Q: There are holes to the outside of my Polycarbonate panels and melted black marks due to fireworks/rockets landing on the roof. Can the panels be repaired?
Q: Builders working on next door's roof have dropped a scaffolding pole onto my conservatory roof and dislodged a roof panel and possibly damaged the roof supports. What should I do?
Leaks and Repairs FAQs
Q: I have a leak from the ridge/ top of the conservatory that is dripping down. How would you deal with this?
Other possibilities are: panels that were too narrow when installed and these were positioned on the glazing bars so as just to provide a seal. Over time they have moved leaving a gap.
Q: I have a leak around the roof-vent or adjacent to a joint between the glazing. Can you please advise me?
Q: I have a leak down the house wall to the inside of the conservatory. Can you please advise me?
Q: There is dampness on the brick wall to the side of the conservatory. Can you please advise?
Q: My end closures and caps seem to have disappeared. Can you replace with new?
Q: My doors and window catches are stiff and ill fitting. Can you service them when you visit to undertake other work?
Q: I have a leak below the valley gutter which is running down the inside of the roof and polling water on the window sill. What should I do?
Q: The top elements of my conservatory, I believe they are called the crest and finial, are loose and move in the wind. I am concerned that they may become dislodged.
Q: The upstand covers that clamp over the edge of the roof panels have slide down and are protruding into the gutter?
Q: One of the gutter joints is leaking and leading to staining of the outside of the conservatory and occasionally I have noticed water on the inside window sill. I have tried to seal the joint but my repairs have been unsuccessful?
Q: Conservatory 'MOT'. Why is this necessary and what does this involve?
Ideally a conservatory should be inspected, much like a car, every two years to identify and undertake maintenance needs.
Regular maintenance and cleaning will ensure that the conservatory keeps its sparkle and new appearance and there are no expensive surprises.
We are happy to undertake an inspection and provide you with a free and no obligation report on our findings together with a quotation.
Q: Conservatory Cleaning. What does it involve and why is it necessary?
Q: Do you have Technical Help and Support Service?
Q: Some of the panels on my conservatory roof have slipped and I can see daylight at the top of the these. Consequently rain is entering and I have also noticed debris and leaves. I have tried to push the panel back into place but it keeps slipping down. What can I do to solve this problem?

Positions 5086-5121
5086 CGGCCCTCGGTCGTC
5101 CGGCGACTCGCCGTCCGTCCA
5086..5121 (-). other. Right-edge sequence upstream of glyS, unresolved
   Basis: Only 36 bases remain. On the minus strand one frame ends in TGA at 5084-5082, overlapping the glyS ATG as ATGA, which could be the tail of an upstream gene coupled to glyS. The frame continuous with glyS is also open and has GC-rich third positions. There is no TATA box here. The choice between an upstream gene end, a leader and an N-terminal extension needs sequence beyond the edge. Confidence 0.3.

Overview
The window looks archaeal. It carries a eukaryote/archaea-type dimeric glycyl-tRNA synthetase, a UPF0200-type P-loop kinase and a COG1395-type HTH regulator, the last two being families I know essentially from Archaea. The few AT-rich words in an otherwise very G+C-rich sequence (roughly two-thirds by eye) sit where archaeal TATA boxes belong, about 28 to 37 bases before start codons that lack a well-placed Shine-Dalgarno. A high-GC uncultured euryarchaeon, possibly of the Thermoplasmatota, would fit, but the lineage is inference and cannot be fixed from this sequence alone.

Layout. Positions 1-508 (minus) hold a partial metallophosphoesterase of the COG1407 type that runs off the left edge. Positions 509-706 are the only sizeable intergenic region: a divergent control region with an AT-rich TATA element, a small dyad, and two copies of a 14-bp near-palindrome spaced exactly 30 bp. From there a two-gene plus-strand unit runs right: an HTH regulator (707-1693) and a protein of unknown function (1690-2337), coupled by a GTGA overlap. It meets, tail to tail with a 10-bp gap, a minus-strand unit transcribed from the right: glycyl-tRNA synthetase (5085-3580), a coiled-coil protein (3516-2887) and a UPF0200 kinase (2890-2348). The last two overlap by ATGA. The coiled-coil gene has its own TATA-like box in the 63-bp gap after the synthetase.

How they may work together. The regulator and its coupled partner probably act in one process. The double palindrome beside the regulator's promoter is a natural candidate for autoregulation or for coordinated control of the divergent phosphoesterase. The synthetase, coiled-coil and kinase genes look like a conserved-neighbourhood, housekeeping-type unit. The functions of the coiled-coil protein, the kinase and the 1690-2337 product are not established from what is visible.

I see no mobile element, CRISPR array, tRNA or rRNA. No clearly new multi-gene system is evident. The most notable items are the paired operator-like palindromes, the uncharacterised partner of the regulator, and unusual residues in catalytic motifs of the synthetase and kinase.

Once the panels are reposition we fit retaining screw clips that anchor the panel so that it will not slip again.
Q: I have a leak. How long will it be before you are able to visit to solve this?
Q: I have had several companies visit to resolve my problems but none have been successful. How do I know that you are able to help?
Our team have a twenty five year experience of dealing with these problems and our whole focus is working with conservatory roofs. There is little we have not seen before and it is this long experience that enable us to confidently resolve all manner of conservatory roof problems.
Q: I have leaks due to my gutters overflowing and I think that this is due to excess of water draining from the house roof onto the conservatory roof. How would you deal with this problem?
When we undertake service work of this type we re-route drainage from the house roof directly into the main rainwater system bi-passing the conservatory roof and gutters.
Q: How long is the delay between ordering and fitting?
Q: How long will your men be on site undertaking the work?
Q: When your Technical surveyor visits to inspect and to explain what is required how long will his visit last?
Q: How can I confirm an order?
At the end of the report is a form which you can complete and return in a post paid envelope if you wish to have us undertake the work. You will receive two copies of the report as we wish to ensure that there is no ambiguity about the specification as we will both have a copy of the report.
HTG’s David Anderson On The Road…
Mr Jones had his glass conservatory fitted with a new high insulation roof and we refurbished his conservatory back to a new condition. He noticed that the glazing panels give good light but also had some one way vision properties. Therefore he called me to see if we...read more
Ms. Summers recently decided that she wished to return from Spain to the UK after spending many years in Seville. She wanted to be closer to her family; especially her mother, and feels a great affinity for her home country Wales. She purchased a small house in a...read more
Imagine my surprise when I arrived at 8am to early morning call to survey Mrs Hieter's conservatory, for a new roof, to find two fire engines, and a police car outside her house both with their flashing blue lights illuminating the street. She explained that her Grey...read more
August is normally the time for wasps, but this year imagine our surprise when fitting a new roof onto Mrs Jones' conservatory we were confronted with a very active wasps nest in the space between the top of the windows and the roof glazing. We were just remove a...read more